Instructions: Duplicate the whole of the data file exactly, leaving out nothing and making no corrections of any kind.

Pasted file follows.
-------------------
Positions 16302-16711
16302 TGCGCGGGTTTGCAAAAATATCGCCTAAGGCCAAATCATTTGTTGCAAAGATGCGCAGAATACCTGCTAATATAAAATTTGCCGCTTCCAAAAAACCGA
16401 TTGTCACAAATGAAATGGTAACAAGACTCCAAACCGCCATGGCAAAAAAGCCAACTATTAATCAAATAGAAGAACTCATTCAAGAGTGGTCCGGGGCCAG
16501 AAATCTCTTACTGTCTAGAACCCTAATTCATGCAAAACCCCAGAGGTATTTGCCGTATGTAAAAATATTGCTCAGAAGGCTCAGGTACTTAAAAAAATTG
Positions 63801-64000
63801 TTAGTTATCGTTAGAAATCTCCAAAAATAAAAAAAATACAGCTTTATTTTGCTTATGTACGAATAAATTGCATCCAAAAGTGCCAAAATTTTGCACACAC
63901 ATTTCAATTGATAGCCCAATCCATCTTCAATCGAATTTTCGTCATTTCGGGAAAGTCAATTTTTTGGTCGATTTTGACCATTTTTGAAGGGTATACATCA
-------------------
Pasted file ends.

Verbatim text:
Positions 16302-16711
16302 TGCGCGGGTTTGCAAAAATATCGCCTAAGGCCAAATCATTTGTTGCAAAGATGCGCAGAATACCTGCTAATATAAAATTTGCCGCTTCCAAAAAACCGA
16401 TTGTCACAAATGAAATGGTAACAAGACTCCAAACCGCCATGGCAAAAAAGCCAACTATTAATCAAATAGAAGAACTCATTCAAGAGTGGTCCGGGGCCAG
16501 AAATCTCTTACTGTCTAGAACCCTAATTCATGCAAAACCCCAGAGGTATTTGCCGTATGTAAAAATATTGCTCAGAAGGCTCAGGTACTTAAAAAAATTG
Positions 63801-64000
63801 TTAGTTATCGTTAGAAATCTCCAAAAATAAAAAAAATACAGCTTTATTTTGCTTATGTACGAATAAATTGCATCCAAAAGTGCCAAAATTTTGCACACAC
63901 ATTTCAATTGATAGCCCAATCCATCTTCAATCGAATTTTCGTCATTTCGGGAAAGTCAATTTTTTGGTCGATTTTGACCATTTTTGAAGGGTATACATCA